Build It

I went to Larkin’ About‘s Mini Game Jam at Contact Theatre where a game workshop that brainstormed hacks and uses of modern computers akin to the likes of the Copenhagen Games Collective took place and several physical games were played (e.g., Werewolf, Turtle Wushu, Urban Cap Games created at the 2012 PlayPublik Festival in Berlin urban hacking with bottle-caps, Berlin’s most popular waste) and/or tested (e.g., Meeple, Attack the Block).

I like physical games. Contemporary physical games such as 2.8 Hours Later resembles the chase games and tap games I played when I was little, but with a more engaging storyline (usually apocalyptic these days), and perhaps mediated / supported by mobile, wearable computing technologies. For example, one of the facilitators today Greg Foster (who was introduced earlier in this blog) showed the participants how Johann Sebastian Joust or Idiots Attack the Top Noodle utilised the PlayStation Move controller, PlayStation Wonderbook, brainwave reader (mindwave reader) to stage physical games in urban environments.

During the mini game jam, Gareth Williams and I came up with a game concept for such a computer mediated physical game, which was provisionally named “Build the World (and Take Over)”. Inspired by SearchLight created by Hide&Seek and RTS games such as “Sim City” or “Civilization“, this game would use a Kinect (or an EyeToy) and a projector to enable a physical Real-Time-Strategy game, where two players would compete simultaneously to see who build the world (and take over it) first. The stage would be divided into several grids, which would be covered with projected images. Each grid has a task to complete – when stepping into one grid, the player would be required to follow the instruction to build some assets (tasks) by moving their bodies to perform the pre-defined body movements / gestures which would be captured, recognised, and judged by Kinect or EyeToy. If successfully identified by the console, the player would be awarded points based on the types of assets they build or the tasks they complete: for example, planting vegs or trees or flowers in a garden (3 points), building residential houses (5 points) or opening a supermarket (10 points), starting a school (15 points), building a hospital (20 points) etc.. The player who gains more points in a given time wins.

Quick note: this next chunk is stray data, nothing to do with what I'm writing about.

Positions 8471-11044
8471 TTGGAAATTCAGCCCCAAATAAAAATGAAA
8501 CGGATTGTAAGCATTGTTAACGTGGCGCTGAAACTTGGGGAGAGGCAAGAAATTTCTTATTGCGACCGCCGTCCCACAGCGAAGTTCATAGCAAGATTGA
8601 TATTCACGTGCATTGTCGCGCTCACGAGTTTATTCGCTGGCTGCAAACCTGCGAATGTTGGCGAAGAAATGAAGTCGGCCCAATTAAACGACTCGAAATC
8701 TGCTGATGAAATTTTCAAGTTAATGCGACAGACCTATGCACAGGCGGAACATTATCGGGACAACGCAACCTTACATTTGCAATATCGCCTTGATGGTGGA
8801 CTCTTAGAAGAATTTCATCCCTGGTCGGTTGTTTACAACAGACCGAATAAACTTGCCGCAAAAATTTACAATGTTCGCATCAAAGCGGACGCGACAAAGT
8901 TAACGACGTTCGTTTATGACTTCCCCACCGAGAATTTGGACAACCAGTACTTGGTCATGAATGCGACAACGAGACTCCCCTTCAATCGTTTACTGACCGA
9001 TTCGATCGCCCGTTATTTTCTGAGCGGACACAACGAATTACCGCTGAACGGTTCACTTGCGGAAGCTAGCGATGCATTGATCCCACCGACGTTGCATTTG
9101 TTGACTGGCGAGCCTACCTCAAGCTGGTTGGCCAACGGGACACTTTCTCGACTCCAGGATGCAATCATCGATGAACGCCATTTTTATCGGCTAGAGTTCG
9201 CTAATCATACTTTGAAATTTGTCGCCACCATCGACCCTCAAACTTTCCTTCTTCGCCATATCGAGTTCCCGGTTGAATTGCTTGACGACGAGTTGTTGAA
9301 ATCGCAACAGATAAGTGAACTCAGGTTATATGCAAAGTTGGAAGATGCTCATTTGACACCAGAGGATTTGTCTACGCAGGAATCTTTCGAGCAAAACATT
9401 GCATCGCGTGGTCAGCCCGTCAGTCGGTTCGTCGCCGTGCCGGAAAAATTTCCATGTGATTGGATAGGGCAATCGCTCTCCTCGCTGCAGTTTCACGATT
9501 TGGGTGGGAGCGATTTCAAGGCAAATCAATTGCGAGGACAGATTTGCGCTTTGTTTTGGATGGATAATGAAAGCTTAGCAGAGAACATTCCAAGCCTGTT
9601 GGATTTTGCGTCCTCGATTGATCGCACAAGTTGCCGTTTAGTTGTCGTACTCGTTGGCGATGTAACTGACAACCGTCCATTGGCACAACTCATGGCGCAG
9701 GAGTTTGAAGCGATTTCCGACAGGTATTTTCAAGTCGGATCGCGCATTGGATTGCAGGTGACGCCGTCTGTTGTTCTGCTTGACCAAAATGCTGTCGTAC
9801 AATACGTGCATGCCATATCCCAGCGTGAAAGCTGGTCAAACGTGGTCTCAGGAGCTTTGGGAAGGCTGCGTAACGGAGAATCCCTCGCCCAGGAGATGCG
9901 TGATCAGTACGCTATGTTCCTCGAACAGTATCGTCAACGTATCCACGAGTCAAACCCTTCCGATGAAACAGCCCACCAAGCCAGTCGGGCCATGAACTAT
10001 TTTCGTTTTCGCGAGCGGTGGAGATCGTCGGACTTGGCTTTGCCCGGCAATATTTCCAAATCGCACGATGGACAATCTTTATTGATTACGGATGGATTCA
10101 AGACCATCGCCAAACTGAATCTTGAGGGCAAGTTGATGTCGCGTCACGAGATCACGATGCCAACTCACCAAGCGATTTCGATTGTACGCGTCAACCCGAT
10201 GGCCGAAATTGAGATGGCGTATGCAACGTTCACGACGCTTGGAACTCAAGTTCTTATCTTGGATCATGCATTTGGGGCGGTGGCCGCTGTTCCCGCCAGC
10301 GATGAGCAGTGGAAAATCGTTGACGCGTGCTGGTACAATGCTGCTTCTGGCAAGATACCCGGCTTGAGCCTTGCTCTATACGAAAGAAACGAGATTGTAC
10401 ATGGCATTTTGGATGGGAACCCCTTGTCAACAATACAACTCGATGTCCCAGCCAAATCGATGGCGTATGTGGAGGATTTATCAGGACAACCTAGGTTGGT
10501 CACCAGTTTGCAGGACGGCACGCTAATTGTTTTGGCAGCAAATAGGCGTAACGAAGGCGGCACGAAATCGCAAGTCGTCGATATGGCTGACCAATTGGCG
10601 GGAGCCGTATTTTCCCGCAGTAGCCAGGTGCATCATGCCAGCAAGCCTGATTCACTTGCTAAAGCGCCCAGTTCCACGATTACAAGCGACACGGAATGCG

A video of the show-and-tell from this mini game jam is available here, and the facilitator Greg Foster also blogged about it.

Let’s see if this game can be realised in not so distant future.


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